Criminal Charges Filed Against Toledo Man Found with 18 Firearms, Body Armor, More Than 40,000 Rounds of Ammunition
|U.S. Attorney’s Office January 16, 2013|
A criminal indictment was unsealed today charging Toledo resident Richard Schmidt with a variety of crimes related to his possession of 18 firearms, body armor, and more than 40,000 rounds of ammunition despite a previous conviction for the crime of manslaughter, said Steven M. Dettelbach, United States Attorney for the Northern District of Ohio, and Stephen D. Anthony, Special Agent in Charge of the Federal Bureau of Investigation’s Cleveland Field Office.
Schmidt, 47, was arrested in December following searches of his home and business. He was convicted of manslaughter in 1990 in the Lucas County Court of Common Pleas. Schmidt was forbidden from possessing firearms, ammunition, or body armor as a result of his conviction.
“It is deeply troubling that law enforcement found this man, with a prior homicide conviction, in possession of an arsenal,” Dettelbach said. “We owe the FBI and our other law enforcement partners our thanks that they caught this man, with 18 firearms—some of them assault weapons—high-capacity magazines, more than 40,000 rounds of ammunition, and a bulletproof vest stored in a locked room in a mall, before anyone was hurt.”
Anthony said, “Richard Schmidt is not only accused trafficking in counterfeit goods but also is accused of being a felon in possession of a significant quantity of firearms and ammunition. We are pleased that the FBI, U.S. Attorney’s Office, and our partners were able to take Richard Schmidt off the street.”
Count one charges that Schmidt, on December 21, 2012, possessed approximately 300 rounds of ammunition and four firearms: two Ruger P95 9mm pistols, a Sig Sauer P250 9mm pistol, and a Taurus PT145 pistol.
Count two charges that Schmidt, on December 28, 2012, possessed approximately 40,188 rounds of ammunition and 18 firearms: a Stag Arms AR-15 rifle, an Armalite AR-10 rifle, a Mossberg 500 12-gauge shotgun, a Remington 870 Express 12-gauge shotgun, a Winchester M94 30/30 rifle, a Winchester M190 .22-caliber rifle, a Remington M700 rifle, a Mossberg M535 12-gauge shotgun, a Russian American Armory SAIGA 12-gauge shotgun, a Federal Arms Corporation FA 91 .308-caliber rifle, an Eagle Arms 5.56-caliber rifle, a Rock River Arms AR-15 rifle, a Ruger Mark II pistol, and a Sturm-Ruger .375 magnum pistol.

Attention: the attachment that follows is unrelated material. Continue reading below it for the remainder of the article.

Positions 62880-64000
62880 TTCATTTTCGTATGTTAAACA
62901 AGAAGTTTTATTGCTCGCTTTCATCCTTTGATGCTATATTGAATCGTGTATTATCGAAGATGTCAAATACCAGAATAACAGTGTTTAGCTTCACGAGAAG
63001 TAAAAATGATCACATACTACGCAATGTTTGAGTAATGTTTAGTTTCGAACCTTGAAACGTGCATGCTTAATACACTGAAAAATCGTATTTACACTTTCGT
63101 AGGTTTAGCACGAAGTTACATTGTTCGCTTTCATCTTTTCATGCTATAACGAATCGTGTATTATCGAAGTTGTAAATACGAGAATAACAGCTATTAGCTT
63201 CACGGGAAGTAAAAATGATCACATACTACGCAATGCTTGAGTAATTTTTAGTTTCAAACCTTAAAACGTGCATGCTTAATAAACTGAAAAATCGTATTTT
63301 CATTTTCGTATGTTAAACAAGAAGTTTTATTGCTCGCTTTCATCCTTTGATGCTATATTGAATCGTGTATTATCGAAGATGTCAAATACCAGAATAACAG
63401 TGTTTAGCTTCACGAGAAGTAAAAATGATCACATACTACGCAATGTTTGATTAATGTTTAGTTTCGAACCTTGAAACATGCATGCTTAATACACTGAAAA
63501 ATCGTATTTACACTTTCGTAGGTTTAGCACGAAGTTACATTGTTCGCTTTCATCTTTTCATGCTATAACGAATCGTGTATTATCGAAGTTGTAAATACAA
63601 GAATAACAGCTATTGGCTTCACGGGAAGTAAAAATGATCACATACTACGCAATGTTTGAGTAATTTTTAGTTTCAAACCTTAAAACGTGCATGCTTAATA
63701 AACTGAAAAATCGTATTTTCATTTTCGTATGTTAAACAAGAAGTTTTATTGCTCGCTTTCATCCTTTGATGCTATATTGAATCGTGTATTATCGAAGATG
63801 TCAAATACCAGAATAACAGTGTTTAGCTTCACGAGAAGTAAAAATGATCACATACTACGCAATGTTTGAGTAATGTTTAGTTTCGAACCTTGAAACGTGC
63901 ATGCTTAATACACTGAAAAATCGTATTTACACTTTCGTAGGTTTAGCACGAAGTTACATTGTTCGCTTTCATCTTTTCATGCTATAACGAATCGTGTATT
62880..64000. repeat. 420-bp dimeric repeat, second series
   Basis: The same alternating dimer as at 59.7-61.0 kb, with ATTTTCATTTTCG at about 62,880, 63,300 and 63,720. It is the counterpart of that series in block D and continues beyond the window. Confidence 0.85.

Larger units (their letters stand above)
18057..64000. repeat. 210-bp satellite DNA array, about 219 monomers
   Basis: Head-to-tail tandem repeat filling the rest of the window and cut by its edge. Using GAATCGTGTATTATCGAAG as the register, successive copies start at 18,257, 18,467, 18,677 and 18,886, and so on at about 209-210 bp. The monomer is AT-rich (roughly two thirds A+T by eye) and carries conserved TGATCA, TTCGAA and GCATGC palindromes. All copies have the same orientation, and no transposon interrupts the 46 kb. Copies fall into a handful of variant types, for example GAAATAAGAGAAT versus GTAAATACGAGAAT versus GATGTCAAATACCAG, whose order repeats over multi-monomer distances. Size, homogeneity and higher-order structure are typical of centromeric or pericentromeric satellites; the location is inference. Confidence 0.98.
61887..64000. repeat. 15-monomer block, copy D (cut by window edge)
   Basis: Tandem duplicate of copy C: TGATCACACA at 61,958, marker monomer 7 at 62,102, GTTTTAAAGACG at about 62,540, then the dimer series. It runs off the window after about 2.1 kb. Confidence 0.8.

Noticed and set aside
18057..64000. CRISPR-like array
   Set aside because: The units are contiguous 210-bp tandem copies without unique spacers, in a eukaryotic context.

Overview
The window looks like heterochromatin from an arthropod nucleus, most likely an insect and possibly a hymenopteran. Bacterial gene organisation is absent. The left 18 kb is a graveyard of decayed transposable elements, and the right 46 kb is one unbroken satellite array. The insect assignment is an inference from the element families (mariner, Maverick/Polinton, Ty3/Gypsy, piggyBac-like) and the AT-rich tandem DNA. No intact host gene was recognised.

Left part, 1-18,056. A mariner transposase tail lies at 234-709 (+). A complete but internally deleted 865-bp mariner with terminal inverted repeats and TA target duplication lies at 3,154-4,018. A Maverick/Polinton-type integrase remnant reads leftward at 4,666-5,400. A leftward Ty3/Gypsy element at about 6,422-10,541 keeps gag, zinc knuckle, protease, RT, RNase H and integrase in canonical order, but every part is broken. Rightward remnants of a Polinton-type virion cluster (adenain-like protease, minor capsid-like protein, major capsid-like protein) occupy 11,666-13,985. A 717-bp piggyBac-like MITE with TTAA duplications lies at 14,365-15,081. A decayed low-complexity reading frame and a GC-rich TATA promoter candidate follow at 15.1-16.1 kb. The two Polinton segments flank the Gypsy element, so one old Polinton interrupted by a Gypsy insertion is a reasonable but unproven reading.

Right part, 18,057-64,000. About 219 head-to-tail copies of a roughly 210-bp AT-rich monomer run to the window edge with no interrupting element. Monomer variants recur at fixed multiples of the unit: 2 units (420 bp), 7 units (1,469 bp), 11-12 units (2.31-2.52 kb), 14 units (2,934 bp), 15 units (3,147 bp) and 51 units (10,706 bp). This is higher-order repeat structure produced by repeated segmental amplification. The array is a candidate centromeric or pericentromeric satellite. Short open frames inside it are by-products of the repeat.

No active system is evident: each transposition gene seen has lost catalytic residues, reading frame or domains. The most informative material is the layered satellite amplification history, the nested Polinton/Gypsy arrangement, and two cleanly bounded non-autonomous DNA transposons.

Count three charges that Schmidt, on December 28, 2012, possessed body armor.
Count four charges that between September 30, 2011 and December 21, 2012, Schmidt trafficked in counterfeit goods, specifically goods with counterfeit logos and brand-name markings of the National Football League, Nike, Reebok, and Louis Vuitton.
These items were found following searches of Schmidt’s home on Marlow Road in Toledo; the store he operates, Spindletop Sports Zone, in Bowling Green, Ohio; and trailers in the parking lot of the shopping center that includes Spindeltop Sports Zone. Investigators also recovered seven high-capacity magazines during the search, according to court records.
The United States Attorney’s Office for the Northern District of Ohio filed 176 indictments for violations of federal firearms laws, with the average sentence being more than six years in prison.
This case is being prosecuted by Assistant U.S. Attorneys Duncan T. Brown and Linda H. Barr following an investigation by the FBI, with assistance from Immigration and Customs Enforcement-Homeland Security Investigations; the Bureau of Alcohol, Tobacco, Firearms, and Explosives; U.S. Border Patrol; the Ohio State Highway Patrol; the Toledo Police Department; the Bowling Green Police Department; and the Wood County Sheriff’s Office.
If convicted, the defendant’s sentence will be determined by the court after review of factors unique to this case, including the defendant’s prior criminal records, the defendant’s role in the offenses, and the characteristics of the violations. In all cases, the sentences will not exceed the statutory maximum, and in most cases they will be less than the maximum.
An indictment is only a charge and is not evidence of guilt. A defendant is entitled to a fair trial in which it will be the government’s burden to prove guilt beyond a reasonable doubt.